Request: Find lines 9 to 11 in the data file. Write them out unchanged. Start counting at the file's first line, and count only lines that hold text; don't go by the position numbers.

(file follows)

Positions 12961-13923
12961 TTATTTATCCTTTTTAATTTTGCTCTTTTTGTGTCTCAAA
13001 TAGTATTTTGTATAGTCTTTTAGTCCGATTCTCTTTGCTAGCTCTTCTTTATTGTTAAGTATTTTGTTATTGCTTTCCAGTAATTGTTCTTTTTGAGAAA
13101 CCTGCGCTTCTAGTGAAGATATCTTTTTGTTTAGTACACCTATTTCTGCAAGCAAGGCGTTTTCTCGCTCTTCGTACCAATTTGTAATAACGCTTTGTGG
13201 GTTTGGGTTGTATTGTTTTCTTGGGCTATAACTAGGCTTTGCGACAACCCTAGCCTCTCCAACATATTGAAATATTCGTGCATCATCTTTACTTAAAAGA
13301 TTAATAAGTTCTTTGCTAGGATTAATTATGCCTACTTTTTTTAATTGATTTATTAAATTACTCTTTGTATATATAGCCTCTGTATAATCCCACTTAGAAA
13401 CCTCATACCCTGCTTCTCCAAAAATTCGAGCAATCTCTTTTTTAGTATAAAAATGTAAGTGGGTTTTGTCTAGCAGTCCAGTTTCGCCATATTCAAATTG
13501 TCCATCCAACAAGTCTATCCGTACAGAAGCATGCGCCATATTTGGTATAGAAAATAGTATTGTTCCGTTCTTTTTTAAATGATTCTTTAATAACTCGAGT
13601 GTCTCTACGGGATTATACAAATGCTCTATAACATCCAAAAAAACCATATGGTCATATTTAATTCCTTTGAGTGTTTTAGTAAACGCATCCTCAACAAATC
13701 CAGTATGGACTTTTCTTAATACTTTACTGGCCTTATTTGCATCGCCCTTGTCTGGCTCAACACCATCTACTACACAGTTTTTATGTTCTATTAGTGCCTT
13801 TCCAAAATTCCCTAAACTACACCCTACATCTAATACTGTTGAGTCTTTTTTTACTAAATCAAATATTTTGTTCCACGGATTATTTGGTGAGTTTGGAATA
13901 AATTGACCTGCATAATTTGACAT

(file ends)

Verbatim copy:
13601 GTCTCTACGGGATTATACAAATGCTCTATAACATCCAAAAAAACCATATGGTCATATTTAATTCCTTTGAGTGTTTTAGTAAACGCATCCTCAACAAATC
13701 CAGTATGGACTTTTCTTAATACTTTACTGGCCTTATTTGCATCGCCCTTGTCTGGCTCAACACCATCTACTACACAGTTTTTATGTTCTATTAGTGCCTT
13801 TCCAAAATTCCCTAAACTACACCCTACATCTAATACTGTTGAGTCTTTTTTTACTAAATCAAATATTTTGTTCCACGGATTATTTGGTGAGTTTGGAATA